MAY 2020
After a robust search process, the Board of Challenging Racism is pleased to announce that Alicia Jones McLeod has been hired as Executive Director of Challenging Racism. She hit the ground running on Friday May 1st.

The Board was impressed with Ms. McLeod’s energy, ideas and strong experience running small organizations poised for growth. In addition, her passion for our work - Disrupting Racism where we find it - led us to choose her as our first Executive Director with professional experience as an ED. 

Ms. Jones McLeod comes to us from the Ellicott City Partnership where she led a “Main Street” organization responsible for marketing the area as a destination for shopping and dining. Prior to that she founded the Maryland Black Chamber of Commerce, which continues to raise the profile of black-owned businesses. Her tenure at each of her employers has been marked by the implementation of innovative ideas designed to raise the organization’s profile and draw new supporters to the work.
Ms Jones McLeod is a resident of Parkville, Maryland and brings deep relationships on the Maryland side of the river to Challenging Racism’s work. She has a B.S. in Marketing from Kean University, New Jersey, and is in a Masters of Public Administration program at the University of Baltimore with a concentration in non-profit management. She and her partner are the parents of three children, Richard, 25, Alyssa (18) and Amanda (17) teen-aged daughters.
With Alicia’s arrival, Challenging Racism is saying farewell to two of its own. Mary Hynes, who has been Challenging Racism’s Managing Director for the last year, is stepping down this month. We are eternally grateful for everything she was able to accomplish during her time with us, creating standards and processes for contract, position descriptions, budget preparation and a myriad of other things necessary to the operations of the organization. Because of her extensive experience with non-profits, as well as serving as an elected official for many years, we have greatly benefited from her good counsel. Thank you Mary!
The Board also offers its deep love and thanks to Challenging Racism’s co-founder, Marty Swaim, who has been an inspiration to us, and to so many others, from the very beginning. Marty has poured her heart and soul into the organization, tirelessly stepping into any role that needed filling as Challenging Racism was conceived and grew. We wish her all the best as she begins her much-deserved retirement as ED on June 1st. Stay tuned for more details about a celebration for Marty when the threat of COVID-19 has lessened.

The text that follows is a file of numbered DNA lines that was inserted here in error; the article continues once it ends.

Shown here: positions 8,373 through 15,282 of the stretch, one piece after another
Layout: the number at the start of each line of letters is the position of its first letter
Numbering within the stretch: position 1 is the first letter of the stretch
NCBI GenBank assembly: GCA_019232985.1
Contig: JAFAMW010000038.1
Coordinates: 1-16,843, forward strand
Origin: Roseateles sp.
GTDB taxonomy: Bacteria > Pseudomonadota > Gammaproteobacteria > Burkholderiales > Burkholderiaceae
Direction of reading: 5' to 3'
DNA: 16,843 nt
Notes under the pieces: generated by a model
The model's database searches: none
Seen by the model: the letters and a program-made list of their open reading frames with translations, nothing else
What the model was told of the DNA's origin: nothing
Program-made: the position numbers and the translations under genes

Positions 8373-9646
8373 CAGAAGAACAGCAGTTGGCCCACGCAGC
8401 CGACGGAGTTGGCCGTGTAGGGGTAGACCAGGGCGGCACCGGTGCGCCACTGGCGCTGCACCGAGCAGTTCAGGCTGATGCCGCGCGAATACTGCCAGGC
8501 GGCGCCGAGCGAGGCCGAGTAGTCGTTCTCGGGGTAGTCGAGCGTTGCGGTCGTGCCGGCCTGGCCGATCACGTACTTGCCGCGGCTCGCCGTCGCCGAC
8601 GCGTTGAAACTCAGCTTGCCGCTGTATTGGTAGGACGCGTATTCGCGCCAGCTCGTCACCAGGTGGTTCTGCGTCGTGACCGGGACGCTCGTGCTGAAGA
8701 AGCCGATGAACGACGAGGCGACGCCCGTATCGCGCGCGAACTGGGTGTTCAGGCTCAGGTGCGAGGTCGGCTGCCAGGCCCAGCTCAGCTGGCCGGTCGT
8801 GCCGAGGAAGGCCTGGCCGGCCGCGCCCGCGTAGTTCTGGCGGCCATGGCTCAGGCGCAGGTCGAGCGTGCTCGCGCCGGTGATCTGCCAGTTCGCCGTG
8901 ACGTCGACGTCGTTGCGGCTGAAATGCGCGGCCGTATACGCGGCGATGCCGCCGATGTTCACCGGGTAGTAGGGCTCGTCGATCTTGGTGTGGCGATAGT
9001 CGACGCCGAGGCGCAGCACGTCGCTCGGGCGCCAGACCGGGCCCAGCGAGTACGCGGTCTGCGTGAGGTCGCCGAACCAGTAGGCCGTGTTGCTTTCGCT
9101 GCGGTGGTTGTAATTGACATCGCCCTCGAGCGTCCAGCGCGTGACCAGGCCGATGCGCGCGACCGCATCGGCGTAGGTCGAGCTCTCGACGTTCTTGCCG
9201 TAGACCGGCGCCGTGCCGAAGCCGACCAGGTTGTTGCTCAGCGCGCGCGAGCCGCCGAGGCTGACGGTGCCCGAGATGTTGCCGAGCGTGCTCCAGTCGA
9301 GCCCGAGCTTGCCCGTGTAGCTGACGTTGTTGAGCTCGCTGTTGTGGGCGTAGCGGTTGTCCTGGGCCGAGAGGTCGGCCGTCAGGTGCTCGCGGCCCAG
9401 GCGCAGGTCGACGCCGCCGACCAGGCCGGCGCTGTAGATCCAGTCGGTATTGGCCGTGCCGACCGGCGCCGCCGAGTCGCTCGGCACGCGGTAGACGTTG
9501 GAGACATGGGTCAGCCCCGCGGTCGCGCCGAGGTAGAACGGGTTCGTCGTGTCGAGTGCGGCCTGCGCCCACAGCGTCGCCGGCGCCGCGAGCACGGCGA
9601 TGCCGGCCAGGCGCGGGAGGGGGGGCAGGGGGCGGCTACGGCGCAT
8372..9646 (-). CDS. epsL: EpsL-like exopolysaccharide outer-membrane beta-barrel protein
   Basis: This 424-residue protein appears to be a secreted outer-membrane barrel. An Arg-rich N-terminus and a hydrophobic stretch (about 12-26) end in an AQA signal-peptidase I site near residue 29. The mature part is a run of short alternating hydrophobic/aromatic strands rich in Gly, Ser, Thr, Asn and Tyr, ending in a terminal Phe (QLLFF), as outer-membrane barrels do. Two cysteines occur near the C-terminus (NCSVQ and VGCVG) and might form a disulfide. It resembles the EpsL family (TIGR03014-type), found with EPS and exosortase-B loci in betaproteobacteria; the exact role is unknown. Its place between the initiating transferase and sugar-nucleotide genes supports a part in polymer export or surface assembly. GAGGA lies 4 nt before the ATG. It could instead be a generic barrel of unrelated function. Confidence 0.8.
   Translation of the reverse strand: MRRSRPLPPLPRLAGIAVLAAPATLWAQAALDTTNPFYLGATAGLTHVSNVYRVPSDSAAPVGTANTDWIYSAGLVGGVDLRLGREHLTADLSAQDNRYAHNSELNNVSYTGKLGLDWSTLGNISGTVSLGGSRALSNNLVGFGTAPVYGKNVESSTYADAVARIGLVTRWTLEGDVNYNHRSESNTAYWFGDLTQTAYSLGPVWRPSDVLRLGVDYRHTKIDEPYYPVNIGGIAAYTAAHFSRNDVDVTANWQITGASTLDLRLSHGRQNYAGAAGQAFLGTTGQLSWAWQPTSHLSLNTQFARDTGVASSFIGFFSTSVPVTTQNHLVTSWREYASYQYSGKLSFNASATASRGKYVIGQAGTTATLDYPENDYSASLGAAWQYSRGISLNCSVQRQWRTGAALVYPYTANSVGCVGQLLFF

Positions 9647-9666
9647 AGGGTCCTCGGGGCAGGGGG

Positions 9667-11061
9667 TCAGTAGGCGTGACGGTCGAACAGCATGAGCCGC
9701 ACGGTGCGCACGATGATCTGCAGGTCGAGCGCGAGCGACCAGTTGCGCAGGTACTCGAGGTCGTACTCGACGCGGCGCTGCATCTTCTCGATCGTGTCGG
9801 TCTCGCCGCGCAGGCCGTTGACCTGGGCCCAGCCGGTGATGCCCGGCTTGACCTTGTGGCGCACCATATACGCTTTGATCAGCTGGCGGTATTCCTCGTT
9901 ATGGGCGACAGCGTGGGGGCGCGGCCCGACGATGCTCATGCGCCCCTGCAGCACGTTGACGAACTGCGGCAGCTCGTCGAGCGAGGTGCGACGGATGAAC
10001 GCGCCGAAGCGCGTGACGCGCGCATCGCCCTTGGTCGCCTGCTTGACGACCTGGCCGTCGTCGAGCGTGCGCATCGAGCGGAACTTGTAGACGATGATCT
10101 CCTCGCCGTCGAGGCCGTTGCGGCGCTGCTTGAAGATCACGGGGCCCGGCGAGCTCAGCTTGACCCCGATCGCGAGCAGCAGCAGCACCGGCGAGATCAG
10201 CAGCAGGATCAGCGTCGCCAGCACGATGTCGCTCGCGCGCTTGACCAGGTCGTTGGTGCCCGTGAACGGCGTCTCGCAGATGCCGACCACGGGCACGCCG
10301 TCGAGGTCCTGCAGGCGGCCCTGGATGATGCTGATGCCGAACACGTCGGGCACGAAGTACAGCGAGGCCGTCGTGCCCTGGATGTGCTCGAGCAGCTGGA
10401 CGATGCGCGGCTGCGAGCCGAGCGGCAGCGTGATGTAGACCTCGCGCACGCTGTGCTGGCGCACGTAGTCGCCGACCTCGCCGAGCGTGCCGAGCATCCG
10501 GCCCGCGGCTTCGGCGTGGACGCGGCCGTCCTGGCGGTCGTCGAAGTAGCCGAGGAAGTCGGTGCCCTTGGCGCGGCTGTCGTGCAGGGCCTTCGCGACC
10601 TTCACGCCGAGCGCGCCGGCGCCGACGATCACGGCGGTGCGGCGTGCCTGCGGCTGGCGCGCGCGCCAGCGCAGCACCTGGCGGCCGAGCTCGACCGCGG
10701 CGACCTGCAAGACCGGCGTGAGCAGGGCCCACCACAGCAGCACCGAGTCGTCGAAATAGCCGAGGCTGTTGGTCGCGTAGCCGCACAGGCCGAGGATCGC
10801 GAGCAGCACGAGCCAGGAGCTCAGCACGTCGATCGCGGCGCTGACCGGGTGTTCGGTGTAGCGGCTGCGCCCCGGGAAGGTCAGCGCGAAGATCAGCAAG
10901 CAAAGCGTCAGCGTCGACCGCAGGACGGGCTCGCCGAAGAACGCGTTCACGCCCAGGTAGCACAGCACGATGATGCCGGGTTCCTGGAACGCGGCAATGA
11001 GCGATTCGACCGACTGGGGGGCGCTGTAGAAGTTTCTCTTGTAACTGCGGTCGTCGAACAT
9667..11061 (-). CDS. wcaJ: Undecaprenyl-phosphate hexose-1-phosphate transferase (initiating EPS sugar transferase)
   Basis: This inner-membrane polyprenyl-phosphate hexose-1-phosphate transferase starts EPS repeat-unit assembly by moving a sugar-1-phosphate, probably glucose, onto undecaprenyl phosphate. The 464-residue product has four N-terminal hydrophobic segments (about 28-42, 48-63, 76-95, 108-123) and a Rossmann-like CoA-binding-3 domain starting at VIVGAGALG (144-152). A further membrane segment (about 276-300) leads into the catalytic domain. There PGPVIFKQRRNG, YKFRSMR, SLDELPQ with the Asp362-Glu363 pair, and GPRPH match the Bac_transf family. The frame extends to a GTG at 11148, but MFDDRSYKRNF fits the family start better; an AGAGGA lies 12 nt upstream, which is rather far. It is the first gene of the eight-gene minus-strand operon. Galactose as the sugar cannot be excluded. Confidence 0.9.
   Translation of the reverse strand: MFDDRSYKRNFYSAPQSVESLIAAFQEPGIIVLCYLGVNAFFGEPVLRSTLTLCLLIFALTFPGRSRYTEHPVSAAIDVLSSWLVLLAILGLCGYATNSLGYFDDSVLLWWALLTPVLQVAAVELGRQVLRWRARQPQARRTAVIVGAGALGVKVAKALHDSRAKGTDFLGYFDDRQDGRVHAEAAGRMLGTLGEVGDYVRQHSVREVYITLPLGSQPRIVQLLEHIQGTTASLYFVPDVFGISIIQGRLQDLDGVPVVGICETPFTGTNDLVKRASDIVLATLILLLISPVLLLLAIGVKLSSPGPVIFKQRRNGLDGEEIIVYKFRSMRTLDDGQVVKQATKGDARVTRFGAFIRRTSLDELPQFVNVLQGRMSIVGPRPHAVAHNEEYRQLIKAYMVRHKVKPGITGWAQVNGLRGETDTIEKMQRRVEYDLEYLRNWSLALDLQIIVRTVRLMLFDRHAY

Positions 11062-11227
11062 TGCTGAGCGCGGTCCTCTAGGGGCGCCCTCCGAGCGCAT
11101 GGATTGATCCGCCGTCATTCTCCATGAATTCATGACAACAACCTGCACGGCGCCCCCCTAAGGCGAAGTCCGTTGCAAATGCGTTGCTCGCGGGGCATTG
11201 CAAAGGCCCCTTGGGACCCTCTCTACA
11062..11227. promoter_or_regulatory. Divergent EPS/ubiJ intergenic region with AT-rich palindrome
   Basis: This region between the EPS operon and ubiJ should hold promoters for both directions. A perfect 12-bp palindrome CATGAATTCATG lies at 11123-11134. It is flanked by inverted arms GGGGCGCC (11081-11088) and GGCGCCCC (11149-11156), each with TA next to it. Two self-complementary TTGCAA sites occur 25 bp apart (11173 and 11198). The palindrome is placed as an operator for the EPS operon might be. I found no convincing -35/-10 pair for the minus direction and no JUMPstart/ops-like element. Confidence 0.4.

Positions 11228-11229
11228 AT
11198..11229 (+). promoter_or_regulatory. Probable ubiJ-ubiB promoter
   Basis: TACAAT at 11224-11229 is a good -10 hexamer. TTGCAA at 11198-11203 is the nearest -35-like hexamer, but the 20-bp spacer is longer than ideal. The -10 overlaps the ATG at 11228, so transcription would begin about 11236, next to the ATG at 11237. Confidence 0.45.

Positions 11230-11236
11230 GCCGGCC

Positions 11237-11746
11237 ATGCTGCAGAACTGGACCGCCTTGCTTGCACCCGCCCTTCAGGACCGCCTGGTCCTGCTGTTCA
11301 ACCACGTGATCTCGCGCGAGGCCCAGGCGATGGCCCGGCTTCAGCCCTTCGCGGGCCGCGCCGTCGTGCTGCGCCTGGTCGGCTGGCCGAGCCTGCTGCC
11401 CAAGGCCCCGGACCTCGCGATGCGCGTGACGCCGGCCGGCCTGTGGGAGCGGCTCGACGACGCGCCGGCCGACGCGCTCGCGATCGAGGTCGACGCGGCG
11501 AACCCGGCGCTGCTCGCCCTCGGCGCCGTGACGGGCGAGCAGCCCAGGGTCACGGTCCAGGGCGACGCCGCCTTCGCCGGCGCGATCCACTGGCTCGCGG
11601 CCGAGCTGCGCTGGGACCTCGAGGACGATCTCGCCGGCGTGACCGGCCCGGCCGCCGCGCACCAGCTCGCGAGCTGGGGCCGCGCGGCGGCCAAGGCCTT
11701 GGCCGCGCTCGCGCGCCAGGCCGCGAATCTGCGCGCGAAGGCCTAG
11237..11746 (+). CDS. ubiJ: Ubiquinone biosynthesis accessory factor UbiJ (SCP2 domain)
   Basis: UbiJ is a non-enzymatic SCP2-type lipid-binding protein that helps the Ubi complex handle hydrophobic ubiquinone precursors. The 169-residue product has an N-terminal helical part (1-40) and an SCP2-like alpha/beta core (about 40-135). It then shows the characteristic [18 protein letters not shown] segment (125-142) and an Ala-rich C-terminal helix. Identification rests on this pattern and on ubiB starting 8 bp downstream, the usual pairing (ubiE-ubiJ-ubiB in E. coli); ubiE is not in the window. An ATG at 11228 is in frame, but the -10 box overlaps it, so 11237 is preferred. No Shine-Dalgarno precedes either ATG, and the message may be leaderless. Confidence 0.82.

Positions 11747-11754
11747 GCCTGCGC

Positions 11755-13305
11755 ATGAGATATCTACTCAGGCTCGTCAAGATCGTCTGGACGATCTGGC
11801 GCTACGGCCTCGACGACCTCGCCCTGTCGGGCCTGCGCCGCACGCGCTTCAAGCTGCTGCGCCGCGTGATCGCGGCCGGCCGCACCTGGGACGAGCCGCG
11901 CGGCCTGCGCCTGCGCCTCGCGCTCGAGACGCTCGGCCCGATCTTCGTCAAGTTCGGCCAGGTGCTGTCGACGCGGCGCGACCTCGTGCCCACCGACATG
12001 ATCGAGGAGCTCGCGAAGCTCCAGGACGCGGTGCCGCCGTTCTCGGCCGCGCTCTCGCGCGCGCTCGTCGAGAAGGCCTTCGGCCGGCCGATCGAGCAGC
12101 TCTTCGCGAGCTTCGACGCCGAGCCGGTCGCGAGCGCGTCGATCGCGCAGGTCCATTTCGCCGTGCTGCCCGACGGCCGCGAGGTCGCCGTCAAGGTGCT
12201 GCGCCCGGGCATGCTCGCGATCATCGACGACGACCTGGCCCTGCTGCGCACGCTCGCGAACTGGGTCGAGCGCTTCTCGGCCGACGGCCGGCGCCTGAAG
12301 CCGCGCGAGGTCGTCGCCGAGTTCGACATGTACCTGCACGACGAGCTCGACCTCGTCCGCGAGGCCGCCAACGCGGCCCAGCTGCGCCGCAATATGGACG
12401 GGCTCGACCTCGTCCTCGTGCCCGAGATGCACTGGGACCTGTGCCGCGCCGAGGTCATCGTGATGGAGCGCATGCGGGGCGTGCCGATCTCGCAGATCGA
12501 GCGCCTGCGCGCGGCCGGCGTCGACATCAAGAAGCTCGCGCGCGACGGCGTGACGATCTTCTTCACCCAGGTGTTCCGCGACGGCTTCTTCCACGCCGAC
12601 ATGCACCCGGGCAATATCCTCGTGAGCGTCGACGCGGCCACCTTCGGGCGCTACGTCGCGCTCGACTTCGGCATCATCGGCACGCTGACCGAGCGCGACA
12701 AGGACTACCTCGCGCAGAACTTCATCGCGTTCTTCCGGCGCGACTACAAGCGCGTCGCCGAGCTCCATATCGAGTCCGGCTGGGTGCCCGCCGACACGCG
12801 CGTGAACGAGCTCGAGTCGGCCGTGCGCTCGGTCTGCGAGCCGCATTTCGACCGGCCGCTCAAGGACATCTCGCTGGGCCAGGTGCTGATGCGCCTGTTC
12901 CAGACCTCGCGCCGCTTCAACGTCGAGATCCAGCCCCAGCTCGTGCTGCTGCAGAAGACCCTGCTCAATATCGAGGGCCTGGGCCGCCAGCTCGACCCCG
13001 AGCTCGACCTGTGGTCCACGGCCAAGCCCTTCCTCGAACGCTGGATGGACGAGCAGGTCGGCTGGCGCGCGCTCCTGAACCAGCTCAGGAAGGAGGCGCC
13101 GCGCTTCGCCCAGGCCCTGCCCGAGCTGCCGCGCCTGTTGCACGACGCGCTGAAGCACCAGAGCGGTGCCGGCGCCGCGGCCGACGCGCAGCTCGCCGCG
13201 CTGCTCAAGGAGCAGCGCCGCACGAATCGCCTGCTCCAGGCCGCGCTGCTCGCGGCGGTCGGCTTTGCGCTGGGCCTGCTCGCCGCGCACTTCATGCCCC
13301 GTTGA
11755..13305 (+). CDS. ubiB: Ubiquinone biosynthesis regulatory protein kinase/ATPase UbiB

Becoming the new Executive Director of Challenging Racism is a dream come true. After spending my life working to support issues of black America, this is a way for me to finally engage my personal passion with my work. I have continually disrupted conversations in this space from my time with the NAACP, during my leadership of the Maryland Black Chamber of Commerce or as the local President of National Organization for Women - speaking up for black and brown women who felt marginalized in the movement. 

These conversations always need a structured environment to move forward, they need time and space to happen in a safe place where we can explore and express our ideas. Challenging Racism gives us that space. 

I am committed to working with all of you to increase our impact and expand our reach. I am ready to work with you on disrupting the conversation and moving closer toward the vision of an anti-racist society.

Alicia Jones McLeod
Dear Alumni, Friends, Supporters and other advocates in the struggle to end racism now,

I am delighted to welcome Alicia Jones McLeod as our new Executive Director. Under this grand circumstance of installing a new experienced ED, I am pleased to be leaving as the pro bono ED. I and the Board have been working to make this day a reality for at least two years. As Challenging Racism grows we need new blood and we also need new expertise. Alicia J. and I have been working together since May 1 and I am having a good time working with her. I am sure that you will also enjoy working with Alicia and helping to grow Challenging Racism.

I can leave the jobof ED, but I cannot leave being an anti-racist, no more than you can. As participants say in the conversations, “ Once you truly see racism, you can never un-see racism”. “You see it wherever it is.” I will continue to do anything I can for Challenging Racism and for Ms. McLeod. The same is true for you in support of the work. Just ask. I hope to find other specific ways to advance the cause.